Is Your Church Website Mobile Friendly?

I have a tiny computer in my pocket. I bet you do too. I won’t lie, I’m super excited about that. According to an Internet trends report by Morgan Stanley, by mid 2013 more people in the U.S. will have the Internet on their smartphones than desktops. In many parts of the world, the smartphone is the only Internet because over the air technology is all the country really has that is even close to modern.

So what does that have to do with church marketing you ask? Everything. More people will be surfing the web on their phone than on their desktops. Yes smart phones can display most websites at a scale, but how much fun is that? Tiny text and drop down menus make me leave a site pretty quick. We can fix this tiny, zoomed out view by building media responsive websites.

What is Responsive Design?
Technically it’s fluid width content and site styles. It’s making content 100% of the available width and letting the text wrap to fit the screen size. Phew, that was easy right? OK seriously, you want a great looking site, blocks of content left, middle and right, dynamic sliders, recent sermons on the home page and the list goes on. So how do you get an amazing dynamic site that is equally amazing on a smartphone?

Great sites that work on all devices have a clear focus on the content, what’s important, and priorities. All sites and churches will have different needs, but I can guess that communicating who you are, when you meet, and how to get there are at the top of your list.

So first off, work backwards. What are those top key things and how does a user get there? What are the top five most popular pages on your site now, and how do people get to those pages? Really getting into the weeds with your content, site analytics, and knowing your audience will be critical in your planning.

Responsive Sites in Action
Visit these sites, and resize your browser window (sorry IE9 and under users, IE does not support media queries and just displays the desktop view)

Notice on all four how not only do they squeeze to fit, but the content re-wraps, images adjust and menus update to fit the finger friendly needs of a smartphone.

So how do you get to responsive design?

Read the rest of Matt’s article here.

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ABOUT THE AUTHOR

Matt Adams

Matt Adams is a full time web designer for factor1, a digital creative agency located in Tempe, Ariz. He and his wife have twin boys and spend more hours cycling than most sane people can imagine.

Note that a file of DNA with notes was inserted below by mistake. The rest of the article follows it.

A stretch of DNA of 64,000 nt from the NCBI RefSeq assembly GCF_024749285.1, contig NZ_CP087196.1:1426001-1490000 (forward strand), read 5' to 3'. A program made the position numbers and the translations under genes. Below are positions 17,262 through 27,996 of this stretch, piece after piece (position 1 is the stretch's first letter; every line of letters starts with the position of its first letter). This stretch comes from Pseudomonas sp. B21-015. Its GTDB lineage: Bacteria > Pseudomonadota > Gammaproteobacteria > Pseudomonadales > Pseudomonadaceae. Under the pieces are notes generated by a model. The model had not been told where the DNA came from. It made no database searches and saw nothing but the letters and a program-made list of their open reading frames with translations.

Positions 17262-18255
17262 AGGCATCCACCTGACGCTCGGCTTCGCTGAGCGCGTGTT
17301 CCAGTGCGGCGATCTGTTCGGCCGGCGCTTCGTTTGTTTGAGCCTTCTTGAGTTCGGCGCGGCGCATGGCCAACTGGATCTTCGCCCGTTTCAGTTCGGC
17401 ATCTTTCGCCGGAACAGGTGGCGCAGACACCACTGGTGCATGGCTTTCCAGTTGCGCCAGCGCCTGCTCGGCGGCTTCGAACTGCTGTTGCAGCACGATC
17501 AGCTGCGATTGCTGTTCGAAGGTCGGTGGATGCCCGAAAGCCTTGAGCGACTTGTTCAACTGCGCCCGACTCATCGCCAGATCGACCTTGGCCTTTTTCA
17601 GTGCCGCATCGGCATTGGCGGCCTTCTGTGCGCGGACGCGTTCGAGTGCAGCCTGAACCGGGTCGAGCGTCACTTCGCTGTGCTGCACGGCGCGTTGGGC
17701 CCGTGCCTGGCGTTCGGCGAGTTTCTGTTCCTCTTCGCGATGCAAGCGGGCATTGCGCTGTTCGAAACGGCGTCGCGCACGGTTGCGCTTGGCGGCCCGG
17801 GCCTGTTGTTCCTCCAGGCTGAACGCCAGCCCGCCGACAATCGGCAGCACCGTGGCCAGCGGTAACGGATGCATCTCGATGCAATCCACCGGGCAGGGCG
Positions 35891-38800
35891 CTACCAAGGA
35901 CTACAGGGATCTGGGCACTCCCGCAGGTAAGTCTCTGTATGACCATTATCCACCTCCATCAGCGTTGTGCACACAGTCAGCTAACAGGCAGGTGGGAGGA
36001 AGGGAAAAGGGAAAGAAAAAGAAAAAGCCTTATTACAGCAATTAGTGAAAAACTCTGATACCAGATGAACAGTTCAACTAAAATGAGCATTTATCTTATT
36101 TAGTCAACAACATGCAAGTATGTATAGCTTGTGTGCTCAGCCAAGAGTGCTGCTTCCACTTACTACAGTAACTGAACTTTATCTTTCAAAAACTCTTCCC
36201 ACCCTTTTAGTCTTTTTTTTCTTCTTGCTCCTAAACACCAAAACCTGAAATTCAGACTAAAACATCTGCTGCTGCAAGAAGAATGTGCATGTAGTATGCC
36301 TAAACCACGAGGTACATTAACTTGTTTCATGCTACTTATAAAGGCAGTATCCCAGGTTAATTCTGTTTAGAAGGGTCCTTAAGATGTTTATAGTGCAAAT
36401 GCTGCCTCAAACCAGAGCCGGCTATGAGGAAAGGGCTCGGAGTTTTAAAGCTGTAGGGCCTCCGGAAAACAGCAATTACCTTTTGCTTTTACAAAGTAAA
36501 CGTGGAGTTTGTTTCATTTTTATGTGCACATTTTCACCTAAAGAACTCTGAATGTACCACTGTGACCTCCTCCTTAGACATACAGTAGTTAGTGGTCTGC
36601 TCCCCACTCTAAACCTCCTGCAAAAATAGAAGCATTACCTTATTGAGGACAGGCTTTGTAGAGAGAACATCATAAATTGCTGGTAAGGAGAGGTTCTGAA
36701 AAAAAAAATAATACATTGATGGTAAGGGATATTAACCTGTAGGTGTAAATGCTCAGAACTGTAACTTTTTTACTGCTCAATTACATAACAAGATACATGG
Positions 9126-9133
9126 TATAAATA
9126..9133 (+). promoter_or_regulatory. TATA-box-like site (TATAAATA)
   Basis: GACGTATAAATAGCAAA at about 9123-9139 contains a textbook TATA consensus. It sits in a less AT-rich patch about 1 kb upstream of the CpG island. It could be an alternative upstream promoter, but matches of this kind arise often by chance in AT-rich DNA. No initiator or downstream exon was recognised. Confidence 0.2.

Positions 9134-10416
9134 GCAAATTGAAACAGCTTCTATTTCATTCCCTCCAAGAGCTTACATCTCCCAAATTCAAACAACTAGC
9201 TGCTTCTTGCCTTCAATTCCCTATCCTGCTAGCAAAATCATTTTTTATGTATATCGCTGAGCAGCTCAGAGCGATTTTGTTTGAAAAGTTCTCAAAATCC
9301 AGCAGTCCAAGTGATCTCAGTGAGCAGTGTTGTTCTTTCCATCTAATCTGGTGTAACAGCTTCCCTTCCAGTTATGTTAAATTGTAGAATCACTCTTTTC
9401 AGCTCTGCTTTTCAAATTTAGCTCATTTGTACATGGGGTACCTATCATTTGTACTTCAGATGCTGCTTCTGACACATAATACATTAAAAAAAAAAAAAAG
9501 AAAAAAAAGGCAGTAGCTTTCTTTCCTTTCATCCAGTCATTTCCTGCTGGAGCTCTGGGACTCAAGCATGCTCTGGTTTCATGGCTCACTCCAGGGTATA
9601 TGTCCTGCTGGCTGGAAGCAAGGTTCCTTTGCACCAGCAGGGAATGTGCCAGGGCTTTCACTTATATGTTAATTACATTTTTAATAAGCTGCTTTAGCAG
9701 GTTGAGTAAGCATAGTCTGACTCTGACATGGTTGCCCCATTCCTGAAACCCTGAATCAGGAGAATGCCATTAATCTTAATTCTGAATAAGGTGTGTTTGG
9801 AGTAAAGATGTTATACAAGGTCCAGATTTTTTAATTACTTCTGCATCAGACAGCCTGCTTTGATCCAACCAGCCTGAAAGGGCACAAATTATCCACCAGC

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COMMENTS

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Recent Comments
If someone wants entertainment they're going to the wrong place. Church is not a place for entertainment...or in my opinion a barrage of coffee and donuts. Why are churches today bringing the world INTO them? Then there's the thing with children...age appropriate??? These little guys can pick stuff up in service. Besides Jesus said Suffer little children, and forbid them not, to come unto me: for of such is the kingdom of heaven. Mt. 19:14.
 
— Laurie
 
I love the intentionality here as well as the challenge to look at the data. That's missing so many times. I would like to offer a contrarian's take. Church members and regular attenders have so many ways to get information: Announcements, bulletins, social channels, relationships, and email being among the options. But brand new people are likely going to check out the website and that's it. It might be wiser for churches with limited time and resources to focus their website almost exclusively to guests. This group of people isn't looking for a calendar of events but wants to know about regular programs. They probably aren't interested in watching all of the messages but instead may want to preview one of the services. For the times we need church members to go to websites (sign up for camp, join a group, etc), we're probably better off designing and promoting a specific page rather than cluttering up the homepage.
 
— Michael Lukaszewski (@mlukaszewski)
 
A great question! Unfortunately, the Church Unique Kit is no longer available in print form. We are working on revising it and updating it into an online experience, but that project is at least six months out. An alternative is to come to an upcoming certification class. There is one May 15-18 in Houston, and October 23-26 in Atlanta.
 
— VRcurator
 

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